• Lawyers Should Remember: For Startups, Every Matter is Bet-the-Company. Lawyers should demonstrate they understand that from the client’s standpoint, each issue they face might mean life or death for the enterprise. Even matters that may seem relatively mundane in legal terms, may be critically important to the life of a business. For instance, counseling the company on hiring a junior software engineer might not seem like a major legal task—but for the business, it might mean a crucial acceleration of product development. From a customer service standpoint, says Gharakhanian “it is just as important, if not more important” than technical legal skills for lawyers to share the “sense of urgency and anxiety” that their clients feel.
• Even with Advancing Tech, Lawyers Will Thrive. Gharakhanian works with cutting-edge tech companies and acknowledges advances are being made in legal technology. Still, he sees a bright future for lawyers. “You can't just throw up the intricacies of a client interaction into an algorithm,” he says. While “many things we do are being automated” and venture capital is pouring into legal tech, law is “still a relationship business” and will remain so, he says.
• Resource-strapped Startups Can Use Litigation Finance to Protect Their Assets. Gharakhanian says his clients often shy away from even highly meritorious claims because they lack resources. More often than not, they have been wronged by larger players, particularly over intellectual property and trade secrets issues. “When companies are stepping into your space with regard to some patented technology, and you would like to set the tone in the market and say that’s unacceptable, with startups like ours, the resources are very limited,” he says.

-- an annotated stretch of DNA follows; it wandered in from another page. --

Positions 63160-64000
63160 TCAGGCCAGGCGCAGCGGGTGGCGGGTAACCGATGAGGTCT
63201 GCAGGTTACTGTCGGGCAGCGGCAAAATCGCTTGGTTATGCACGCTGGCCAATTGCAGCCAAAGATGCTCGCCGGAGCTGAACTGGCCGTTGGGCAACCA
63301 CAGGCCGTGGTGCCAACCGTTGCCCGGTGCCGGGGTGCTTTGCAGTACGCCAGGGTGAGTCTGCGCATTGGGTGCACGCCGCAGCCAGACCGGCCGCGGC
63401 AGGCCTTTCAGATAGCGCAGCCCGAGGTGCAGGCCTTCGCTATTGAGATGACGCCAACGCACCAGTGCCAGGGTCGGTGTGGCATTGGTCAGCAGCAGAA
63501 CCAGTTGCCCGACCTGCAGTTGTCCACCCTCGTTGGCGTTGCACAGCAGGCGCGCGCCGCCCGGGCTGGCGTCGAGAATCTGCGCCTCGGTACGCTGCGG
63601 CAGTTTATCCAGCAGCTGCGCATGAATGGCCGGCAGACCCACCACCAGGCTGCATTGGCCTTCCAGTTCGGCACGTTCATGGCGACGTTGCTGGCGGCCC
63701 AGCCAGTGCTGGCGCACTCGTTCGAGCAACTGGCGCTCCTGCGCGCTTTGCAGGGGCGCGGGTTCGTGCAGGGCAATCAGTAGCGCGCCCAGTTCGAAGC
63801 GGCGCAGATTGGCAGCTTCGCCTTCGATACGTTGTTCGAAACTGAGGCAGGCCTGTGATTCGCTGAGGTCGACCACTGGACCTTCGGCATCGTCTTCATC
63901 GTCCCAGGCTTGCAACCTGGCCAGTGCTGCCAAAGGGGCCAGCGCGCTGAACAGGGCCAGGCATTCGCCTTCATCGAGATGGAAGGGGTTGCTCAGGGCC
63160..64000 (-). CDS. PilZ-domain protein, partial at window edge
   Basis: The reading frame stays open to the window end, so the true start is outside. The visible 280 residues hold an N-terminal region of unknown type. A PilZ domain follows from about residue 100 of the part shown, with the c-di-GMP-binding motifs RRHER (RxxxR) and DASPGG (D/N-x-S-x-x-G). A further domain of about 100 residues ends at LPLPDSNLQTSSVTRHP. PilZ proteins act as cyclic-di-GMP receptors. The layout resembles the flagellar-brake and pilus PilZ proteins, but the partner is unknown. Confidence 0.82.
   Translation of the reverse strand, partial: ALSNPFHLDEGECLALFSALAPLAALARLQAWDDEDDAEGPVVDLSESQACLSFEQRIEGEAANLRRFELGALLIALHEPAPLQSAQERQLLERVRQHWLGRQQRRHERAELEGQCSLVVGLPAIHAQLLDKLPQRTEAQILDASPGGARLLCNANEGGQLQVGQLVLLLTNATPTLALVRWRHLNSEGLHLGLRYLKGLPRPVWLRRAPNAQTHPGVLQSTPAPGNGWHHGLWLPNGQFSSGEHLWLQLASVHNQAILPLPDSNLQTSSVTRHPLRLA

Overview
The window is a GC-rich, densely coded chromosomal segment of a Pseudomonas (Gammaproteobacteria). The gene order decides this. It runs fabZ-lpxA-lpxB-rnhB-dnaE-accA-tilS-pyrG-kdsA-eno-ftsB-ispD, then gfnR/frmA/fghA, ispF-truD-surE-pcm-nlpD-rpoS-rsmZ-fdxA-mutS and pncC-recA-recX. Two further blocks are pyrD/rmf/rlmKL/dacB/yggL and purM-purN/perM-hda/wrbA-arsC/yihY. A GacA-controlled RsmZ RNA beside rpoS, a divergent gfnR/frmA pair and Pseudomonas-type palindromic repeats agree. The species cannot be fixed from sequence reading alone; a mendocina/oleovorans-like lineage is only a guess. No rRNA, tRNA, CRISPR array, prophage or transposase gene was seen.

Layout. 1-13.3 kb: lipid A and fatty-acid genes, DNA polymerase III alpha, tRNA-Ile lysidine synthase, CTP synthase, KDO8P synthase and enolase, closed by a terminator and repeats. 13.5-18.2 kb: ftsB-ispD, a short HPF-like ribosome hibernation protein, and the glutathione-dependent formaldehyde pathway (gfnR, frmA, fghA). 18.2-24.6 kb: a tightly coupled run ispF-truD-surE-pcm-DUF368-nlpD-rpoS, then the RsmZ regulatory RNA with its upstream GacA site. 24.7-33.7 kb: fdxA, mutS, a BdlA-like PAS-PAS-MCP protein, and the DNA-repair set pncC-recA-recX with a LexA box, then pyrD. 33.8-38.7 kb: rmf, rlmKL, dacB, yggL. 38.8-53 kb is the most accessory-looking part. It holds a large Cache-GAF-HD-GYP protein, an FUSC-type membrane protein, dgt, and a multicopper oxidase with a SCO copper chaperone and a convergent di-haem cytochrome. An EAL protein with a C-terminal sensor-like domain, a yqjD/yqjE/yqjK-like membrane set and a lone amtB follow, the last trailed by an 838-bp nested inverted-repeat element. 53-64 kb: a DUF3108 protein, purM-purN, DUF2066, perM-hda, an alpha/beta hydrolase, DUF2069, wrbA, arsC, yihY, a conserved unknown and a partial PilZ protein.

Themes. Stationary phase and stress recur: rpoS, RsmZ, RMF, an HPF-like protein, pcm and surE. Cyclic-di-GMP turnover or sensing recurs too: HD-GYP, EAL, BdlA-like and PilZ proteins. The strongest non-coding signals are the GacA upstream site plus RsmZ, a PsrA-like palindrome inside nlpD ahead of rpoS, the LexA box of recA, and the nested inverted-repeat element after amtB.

As we’ve noted in the past, litigation financing allows the startup and its counsel to access non-recourse funding to pursue highly meritorious claims. Funding helps the startup even the playing field with well-financed adversaries. This includes allowing the startup to engage top-notch legal representation and competent expert witnesses and also withstand protracted litigation without having to accept an early settlement that is not tethered to the merits of the case. Unlike being on a contingency fee arrangement, a funder can provide a company with operating capital needed to keep it afloat for the lifespan of the litigation.
To learn more about the benefits of litigation finance for startups and other enterprises, visit our Litigation Finance Education Center
. There, you can also listen to both of Southwick’s Beyond Hourly podcasts with Gharakhanian. The Center also offers CLE seminars to companies interested in working with funders and our recent client podcasts, blog posts and videos. To learn more about the ways litigation finance can help you pursue meritorious claims, contact us
for a consultation.